Health - Pharmacology - 07.06.2024
Major cause of inflammatory bowel disease discovered
UK researchers have discovered a new biological pathway which drives inflammatory bowel disease (IBD) and could be targeted with existing drugs. The work, carried out by researchers at the Francis Crick Institute, working with UCL and Imperial College London, uncovered a region of DNA which effectively dials up the activity of specific white blood cells, driving inflammation and increasing IBD risk.

Health - Life Sciences - 06.06.2024
Boosting key protein in eye cells could prevent age-related vision loss
Boosting key protein in eye cells could prevent age-related vision loss
Increasing the levels of a key protein in the cells at the back of the eye could help protect against the leading cause of vision loss among older adults, finds a new study co-led by a UCL researcher. The findings from an international team based in the UK, US, Germany and Australia are published in Science Translational Medicine .

Environment - Life Sciences - 06.06.2024
Analysis: A new AI tool to help monitor coral reef health
Analysis: A new AI tool to help monitor coral reef health
PhD candidate Ben Williams (UCL Centre for Biodiversity and Environment Research and ZSL's Institute of Zoology) writes with a colleague about why they built SurfPerch, an AI led system to make it faster and easier for marine scientists to answer ecological questions. Coral reefs cover only 0.1% of the ocean's surface - yet they host 25% of all known marine species.

Health - Pharmacology - 06.06.2024
Major cause of inflammatory bowel disease discovered
Major cause of inflammatory bowel disease discovered
A new biological pathway that is a principal driver of inflammatory bowel disease (IBD) and related conditions, and which can be targeted using existing drugs, has been discovered by researchers at UCL, the Francis Crick Institute and Imperial College London. About 5% of the world's population, and one in ten people in the UK, are currently affected by an autoimmune disease, such as IBD, the umbrella term for Crohn's disease and ulcerative colitis, which cause swelling and irritation of the digestive tract.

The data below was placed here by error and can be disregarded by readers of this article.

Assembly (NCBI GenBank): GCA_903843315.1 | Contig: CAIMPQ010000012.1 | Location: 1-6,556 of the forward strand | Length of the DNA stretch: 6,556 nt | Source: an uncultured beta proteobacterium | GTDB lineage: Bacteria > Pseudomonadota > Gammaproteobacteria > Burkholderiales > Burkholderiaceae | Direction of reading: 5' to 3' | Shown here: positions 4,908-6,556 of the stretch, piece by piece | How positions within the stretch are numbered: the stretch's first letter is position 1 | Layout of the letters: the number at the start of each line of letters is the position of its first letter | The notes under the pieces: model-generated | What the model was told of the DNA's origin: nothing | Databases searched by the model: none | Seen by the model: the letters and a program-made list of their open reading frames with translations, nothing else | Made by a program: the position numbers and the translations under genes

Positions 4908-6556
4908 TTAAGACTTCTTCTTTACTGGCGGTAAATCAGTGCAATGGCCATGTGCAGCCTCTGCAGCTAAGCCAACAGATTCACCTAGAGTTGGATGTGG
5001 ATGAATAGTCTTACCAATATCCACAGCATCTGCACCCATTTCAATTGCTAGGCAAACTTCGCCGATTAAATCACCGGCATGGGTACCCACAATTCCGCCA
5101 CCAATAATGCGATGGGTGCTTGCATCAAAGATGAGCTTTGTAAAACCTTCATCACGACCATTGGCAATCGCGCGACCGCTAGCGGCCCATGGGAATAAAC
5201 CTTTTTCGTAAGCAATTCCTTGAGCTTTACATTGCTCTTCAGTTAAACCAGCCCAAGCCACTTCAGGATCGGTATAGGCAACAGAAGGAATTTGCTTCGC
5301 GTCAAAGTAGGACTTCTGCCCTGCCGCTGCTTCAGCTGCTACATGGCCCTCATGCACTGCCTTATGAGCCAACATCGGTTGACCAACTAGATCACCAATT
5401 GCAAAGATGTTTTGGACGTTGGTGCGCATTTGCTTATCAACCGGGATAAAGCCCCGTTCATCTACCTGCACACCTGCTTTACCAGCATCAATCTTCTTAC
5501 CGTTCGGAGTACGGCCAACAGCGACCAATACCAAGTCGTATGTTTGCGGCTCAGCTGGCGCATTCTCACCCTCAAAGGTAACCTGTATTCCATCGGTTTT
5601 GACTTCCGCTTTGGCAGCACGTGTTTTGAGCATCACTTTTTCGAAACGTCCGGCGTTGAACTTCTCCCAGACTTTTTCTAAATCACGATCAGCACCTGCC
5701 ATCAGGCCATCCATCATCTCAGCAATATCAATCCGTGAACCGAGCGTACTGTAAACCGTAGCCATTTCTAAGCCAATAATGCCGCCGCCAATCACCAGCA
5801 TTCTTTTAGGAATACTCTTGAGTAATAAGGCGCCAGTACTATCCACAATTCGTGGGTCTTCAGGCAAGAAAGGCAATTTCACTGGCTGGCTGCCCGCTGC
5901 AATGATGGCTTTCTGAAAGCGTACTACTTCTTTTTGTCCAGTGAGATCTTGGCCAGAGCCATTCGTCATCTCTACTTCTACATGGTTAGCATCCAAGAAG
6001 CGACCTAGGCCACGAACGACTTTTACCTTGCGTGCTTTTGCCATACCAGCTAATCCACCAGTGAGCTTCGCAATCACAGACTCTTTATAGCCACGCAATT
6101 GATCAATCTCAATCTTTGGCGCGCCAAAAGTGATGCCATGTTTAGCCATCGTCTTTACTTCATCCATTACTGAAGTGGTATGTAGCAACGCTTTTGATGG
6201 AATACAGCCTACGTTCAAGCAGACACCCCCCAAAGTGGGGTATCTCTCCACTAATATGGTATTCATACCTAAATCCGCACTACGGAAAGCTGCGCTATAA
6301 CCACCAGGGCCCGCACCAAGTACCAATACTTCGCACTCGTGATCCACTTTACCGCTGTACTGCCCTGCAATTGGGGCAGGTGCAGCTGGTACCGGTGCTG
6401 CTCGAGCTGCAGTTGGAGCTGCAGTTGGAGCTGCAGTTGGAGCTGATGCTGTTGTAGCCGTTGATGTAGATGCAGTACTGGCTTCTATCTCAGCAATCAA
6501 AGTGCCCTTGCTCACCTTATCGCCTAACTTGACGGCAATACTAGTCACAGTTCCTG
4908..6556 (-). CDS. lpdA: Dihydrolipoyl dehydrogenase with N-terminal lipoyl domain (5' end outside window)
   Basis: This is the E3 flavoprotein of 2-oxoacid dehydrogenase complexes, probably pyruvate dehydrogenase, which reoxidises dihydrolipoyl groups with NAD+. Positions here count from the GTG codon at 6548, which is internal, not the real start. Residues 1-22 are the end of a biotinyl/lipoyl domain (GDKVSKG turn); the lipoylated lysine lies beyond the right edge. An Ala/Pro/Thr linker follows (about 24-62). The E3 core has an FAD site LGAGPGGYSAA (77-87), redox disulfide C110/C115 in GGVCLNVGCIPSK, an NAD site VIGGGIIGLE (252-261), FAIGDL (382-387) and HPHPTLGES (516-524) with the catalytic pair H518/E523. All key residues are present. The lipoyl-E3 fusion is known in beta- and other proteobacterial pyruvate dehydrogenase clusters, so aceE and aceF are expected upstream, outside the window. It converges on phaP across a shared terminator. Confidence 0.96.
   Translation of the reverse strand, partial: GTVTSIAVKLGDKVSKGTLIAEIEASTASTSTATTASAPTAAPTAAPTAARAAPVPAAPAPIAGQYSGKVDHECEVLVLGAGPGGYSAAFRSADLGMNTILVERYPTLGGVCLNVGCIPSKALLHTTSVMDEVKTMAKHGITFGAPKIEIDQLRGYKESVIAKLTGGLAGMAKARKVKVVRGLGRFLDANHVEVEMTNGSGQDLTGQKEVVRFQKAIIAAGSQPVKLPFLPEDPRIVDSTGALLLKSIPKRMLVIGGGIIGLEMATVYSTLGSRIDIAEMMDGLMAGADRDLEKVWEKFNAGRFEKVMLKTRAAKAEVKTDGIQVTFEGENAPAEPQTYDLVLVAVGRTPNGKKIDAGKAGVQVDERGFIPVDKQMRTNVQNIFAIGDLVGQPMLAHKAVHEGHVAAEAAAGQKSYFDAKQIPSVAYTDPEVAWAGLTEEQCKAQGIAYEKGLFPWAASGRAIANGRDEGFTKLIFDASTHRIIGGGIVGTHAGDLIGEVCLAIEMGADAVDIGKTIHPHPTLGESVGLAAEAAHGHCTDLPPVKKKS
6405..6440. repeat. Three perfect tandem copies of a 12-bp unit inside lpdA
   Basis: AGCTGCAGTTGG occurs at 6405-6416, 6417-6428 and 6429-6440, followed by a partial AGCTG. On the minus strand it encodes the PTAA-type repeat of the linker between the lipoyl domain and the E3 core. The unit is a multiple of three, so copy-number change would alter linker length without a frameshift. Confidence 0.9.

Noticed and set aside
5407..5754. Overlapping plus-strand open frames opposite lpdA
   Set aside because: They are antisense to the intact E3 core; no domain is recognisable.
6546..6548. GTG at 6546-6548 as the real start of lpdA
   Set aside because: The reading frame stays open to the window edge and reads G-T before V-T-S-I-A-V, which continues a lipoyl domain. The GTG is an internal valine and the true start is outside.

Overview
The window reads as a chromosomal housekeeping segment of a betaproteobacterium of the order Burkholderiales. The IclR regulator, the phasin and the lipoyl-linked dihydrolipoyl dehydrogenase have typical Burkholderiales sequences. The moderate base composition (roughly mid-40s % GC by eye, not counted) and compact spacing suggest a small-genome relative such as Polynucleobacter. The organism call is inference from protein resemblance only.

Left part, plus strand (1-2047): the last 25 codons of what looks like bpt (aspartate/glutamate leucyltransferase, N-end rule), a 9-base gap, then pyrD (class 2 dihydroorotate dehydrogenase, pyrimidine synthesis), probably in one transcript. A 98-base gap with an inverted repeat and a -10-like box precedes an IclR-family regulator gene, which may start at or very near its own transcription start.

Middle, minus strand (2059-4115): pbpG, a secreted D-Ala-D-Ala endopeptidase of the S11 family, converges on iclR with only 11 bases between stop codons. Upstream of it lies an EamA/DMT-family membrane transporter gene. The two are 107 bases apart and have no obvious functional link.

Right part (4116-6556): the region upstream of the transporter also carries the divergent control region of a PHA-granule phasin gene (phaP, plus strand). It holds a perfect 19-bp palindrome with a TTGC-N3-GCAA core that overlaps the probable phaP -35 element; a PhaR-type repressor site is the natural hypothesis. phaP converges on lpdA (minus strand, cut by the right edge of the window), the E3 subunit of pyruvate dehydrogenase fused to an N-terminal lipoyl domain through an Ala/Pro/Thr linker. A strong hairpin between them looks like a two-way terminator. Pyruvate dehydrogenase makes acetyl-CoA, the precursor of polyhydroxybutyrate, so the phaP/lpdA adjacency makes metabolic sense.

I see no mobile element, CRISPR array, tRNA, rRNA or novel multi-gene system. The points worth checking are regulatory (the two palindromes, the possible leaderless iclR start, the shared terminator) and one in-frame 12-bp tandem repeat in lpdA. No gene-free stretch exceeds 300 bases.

Astronomy / Space - 06.06.2024
Earliest detection of metal challenges what we know about the first galaxies
Earliest detection of metal challenges what we know about the first galaxies
Astronomers have detected carbon in a galaxy just 350 million years after the Big Bang, the earliest detection of any element in the universe other than hydrogen. Using the James Webb Space Telescope (JWST), an international team of astronomers led by the University of Cambridge observed a very young galaxy in the early universe and found that it contained surprising amounts of carbon, one of the seeds of life as we know it.

Health - 06.06.2024
Breakthrough research highlights Imperial’s strength in cardiovascular science
Three Imperial-led conference presentations have highlighted the university as a leader in cutting-edge cardiovascular disease research. New research from scientists at Imperial College London could help to advance treatment and care for patients with heart conditions. The work, funded by the British Heart Foundation (BHF), covers areas including the use of artificial intelligence to diagnose heart attacks, remote monitoring of high-risk patients, and highlighting increased heart disease risk for British South Asians.

Career - 06.06.2024
Report proposes new rights to protect workers from 'unfair, unaccountable and uncaring' algorithms
Report proposes new rights to protect workers from ’unfair, unaccountable and uncaring’ algorithms
A report published today [6 June] calls for a new generation of rights to protect workers from the rise of 'management by algorithm'. The report published by the Institute of Employment Rights says that algorithmic management threatens to degrade workers' rights and conditions and that current protections in the law are inadequate in the face of technological change.

Psychology - Life Sciences - 05.06.2024
Training cognitive control in children does not change brain or behaviour
Training exercises designed to improve cognitive control in children do not make a significant difference to their ability to delay gratification or to their academic achievement, nor do they lead to any brain changes, finds a new study led by UCL researchers. The findings, published in Nature Neuroscience , appear to debunk the popular idea that brain training could improve cognitive control - the mental processes that allow us to set and pursue shortor long-term goals - and thereby lead to tangible benefits to other real-life outcomes.

Environment - 05.06.2024
Electrified charcoal 'sponge' can soak up CO2 directly from the air
Electrified charcoal ’sponge’ can soak up CO2 directly from the air
Researchers have developed a low-cost, energy-efficient method for making materials that can capture carbon dioxide directly from the air. The first and most urgent thing we've got to do is reduce carbon emissions worldwide, but greenhouse gas removal is also thought to be necessary to achieve net zero emissions and limit the worst effects of climate change.